Marketing a made-in-Nigeria product is one of the most difficult aspects of being a creative entrepreneur, but with Bukky Asehinde’s intervention five years ago, this is slowly becoming a thing of the past. Chief Executive Officer of Bellafricana, an e-commerce platform helping to create visibility for creative businesses and connecting them to consumers worldwide, Asehinde is an alumna of the University of Westminster, London, where she studied Biochemistry. In this interview, she discusses in detail how she is changing the narratives for creative entrepreneurs in Nigeria and Africa as a whole.

What prompted the switch from Biochemistry to promoting local entrepreneurs?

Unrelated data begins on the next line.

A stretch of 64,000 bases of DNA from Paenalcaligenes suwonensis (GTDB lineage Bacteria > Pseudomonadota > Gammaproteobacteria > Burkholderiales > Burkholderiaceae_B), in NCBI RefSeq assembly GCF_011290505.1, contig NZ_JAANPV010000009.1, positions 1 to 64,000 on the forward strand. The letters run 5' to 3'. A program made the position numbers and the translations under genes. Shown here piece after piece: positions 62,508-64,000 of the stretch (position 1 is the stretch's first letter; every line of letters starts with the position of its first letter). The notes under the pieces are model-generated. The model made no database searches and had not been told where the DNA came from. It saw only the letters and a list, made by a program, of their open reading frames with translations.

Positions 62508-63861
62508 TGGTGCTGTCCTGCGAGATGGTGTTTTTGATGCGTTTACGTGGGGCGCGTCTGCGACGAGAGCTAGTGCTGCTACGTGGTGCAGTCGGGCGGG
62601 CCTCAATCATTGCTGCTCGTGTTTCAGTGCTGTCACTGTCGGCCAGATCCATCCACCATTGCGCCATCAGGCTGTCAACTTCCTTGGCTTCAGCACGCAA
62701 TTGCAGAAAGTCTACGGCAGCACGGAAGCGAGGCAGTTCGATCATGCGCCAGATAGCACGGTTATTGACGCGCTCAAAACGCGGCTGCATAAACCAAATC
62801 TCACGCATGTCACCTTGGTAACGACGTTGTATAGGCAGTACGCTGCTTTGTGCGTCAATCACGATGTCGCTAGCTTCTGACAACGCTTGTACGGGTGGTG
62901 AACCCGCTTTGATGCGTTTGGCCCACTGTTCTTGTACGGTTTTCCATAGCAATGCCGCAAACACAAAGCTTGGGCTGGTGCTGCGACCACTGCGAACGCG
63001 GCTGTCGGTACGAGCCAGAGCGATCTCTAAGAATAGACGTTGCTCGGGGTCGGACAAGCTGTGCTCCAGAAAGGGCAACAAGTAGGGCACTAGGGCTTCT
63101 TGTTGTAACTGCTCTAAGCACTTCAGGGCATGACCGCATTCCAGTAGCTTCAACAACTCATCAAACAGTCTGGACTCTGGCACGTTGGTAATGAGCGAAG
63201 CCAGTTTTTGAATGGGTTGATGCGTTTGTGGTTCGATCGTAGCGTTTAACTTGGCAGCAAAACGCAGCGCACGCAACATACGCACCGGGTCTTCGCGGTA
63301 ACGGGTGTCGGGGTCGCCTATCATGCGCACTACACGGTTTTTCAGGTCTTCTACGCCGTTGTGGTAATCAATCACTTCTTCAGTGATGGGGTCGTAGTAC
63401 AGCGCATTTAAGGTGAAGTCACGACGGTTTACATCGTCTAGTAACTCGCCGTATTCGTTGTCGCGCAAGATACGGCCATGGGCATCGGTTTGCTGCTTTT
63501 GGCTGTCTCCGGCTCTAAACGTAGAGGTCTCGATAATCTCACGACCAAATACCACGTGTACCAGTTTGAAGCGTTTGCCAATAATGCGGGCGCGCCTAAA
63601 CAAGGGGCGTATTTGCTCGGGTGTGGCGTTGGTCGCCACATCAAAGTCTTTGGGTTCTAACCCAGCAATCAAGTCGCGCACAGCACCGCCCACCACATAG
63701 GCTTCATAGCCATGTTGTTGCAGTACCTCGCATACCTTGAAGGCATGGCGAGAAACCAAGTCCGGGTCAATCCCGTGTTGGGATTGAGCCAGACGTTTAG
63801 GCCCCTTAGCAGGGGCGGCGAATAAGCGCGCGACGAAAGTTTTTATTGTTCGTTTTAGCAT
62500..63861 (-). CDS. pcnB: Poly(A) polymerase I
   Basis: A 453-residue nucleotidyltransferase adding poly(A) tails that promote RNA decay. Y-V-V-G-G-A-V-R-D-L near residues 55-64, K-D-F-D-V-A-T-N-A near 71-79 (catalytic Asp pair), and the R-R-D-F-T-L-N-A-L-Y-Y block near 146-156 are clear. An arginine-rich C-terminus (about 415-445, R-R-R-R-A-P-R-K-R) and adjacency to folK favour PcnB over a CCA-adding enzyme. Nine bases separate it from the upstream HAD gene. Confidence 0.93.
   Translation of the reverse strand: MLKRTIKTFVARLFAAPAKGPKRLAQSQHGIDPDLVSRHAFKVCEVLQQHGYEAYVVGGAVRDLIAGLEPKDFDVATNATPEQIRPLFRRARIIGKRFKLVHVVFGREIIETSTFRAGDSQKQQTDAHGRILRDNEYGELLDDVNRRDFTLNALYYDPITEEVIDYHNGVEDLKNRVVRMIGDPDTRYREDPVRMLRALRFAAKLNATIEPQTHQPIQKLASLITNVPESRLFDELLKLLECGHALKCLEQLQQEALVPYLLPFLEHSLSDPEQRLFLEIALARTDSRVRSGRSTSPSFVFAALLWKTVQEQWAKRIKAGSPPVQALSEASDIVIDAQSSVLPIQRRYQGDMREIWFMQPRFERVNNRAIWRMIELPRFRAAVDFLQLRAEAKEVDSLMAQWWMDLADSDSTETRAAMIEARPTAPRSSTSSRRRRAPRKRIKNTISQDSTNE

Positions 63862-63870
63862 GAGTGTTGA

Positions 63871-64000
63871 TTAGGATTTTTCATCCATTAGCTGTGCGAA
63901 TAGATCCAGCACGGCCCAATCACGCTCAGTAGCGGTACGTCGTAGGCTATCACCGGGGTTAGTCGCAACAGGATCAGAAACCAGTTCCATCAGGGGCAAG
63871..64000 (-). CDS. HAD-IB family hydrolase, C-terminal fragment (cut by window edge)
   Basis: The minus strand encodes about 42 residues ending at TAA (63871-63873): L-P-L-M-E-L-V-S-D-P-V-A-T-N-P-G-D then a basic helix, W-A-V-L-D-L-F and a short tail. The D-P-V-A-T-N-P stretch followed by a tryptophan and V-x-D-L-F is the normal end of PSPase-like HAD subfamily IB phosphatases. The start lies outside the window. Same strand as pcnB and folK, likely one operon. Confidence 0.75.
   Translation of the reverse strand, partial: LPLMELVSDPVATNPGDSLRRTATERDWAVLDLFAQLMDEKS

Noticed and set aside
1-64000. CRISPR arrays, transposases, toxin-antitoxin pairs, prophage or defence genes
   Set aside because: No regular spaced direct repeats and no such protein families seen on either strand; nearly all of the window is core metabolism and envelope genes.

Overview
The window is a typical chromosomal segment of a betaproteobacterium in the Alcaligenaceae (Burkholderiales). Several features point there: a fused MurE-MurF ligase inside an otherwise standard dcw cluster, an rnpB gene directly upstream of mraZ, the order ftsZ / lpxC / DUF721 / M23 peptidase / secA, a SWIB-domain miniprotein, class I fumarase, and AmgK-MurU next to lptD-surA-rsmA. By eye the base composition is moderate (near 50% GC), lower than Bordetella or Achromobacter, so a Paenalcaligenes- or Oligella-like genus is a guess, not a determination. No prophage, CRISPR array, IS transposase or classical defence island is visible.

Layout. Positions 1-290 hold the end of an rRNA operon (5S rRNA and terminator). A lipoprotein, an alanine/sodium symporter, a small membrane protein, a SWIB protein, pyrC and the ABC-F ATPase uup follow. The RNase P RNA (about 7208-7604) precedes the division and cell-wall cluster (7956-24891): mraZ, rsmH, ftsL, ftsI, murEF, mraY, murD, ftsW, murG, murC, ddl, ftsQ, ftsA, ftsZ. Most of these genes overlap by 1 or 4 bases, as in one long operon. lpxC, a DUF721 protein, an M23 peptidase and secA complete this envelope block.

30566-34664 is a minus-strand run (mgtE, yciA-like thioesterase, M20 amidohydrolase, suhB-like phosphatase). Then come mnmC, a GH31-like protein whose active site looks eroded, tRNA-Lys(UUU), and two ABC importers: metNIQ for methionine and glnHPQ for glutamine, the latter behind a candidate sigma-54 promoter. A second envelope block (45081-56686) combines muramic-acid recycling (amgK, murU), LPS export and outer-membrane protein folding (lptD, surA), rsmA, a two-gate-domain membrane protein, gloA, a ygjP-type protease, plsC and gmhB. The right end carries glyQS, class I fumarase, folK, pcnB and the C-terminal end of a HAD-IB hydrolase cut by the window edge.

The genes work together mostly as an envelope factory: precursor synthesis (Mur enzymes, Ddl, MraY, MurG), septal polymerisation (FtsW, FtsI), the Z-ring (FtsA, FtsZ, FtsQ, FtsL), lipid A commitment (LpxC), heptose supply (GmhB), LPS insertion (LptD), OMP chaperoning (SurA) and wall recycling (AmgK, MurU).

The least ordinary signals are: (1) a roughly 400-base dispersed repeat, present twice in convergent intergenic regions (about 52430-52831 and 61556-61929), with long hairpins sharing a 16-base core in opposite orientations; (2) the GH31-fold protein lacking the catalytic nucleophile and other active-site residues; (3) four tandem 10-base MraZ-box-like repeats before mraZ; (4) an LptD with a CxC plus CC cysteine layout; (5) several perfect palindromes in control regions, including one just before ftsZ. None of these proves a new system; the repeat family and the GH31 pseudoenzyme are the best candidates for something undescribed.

My mum always reminds me that as a child, I always loved to bring people together. I was also drawn to creative, beautiful things and loved to put things in place for better aesthetics and everyone therefore thought I was going to be an interior decorator. However, I guess all of these traits have contributed to what I am doing right now. Bellafricana is a community of creative businesses and I am proud to be championing quality in creative indigenous businesses in Nigeria.

Why and when did you take interest in creative entrepreneurs?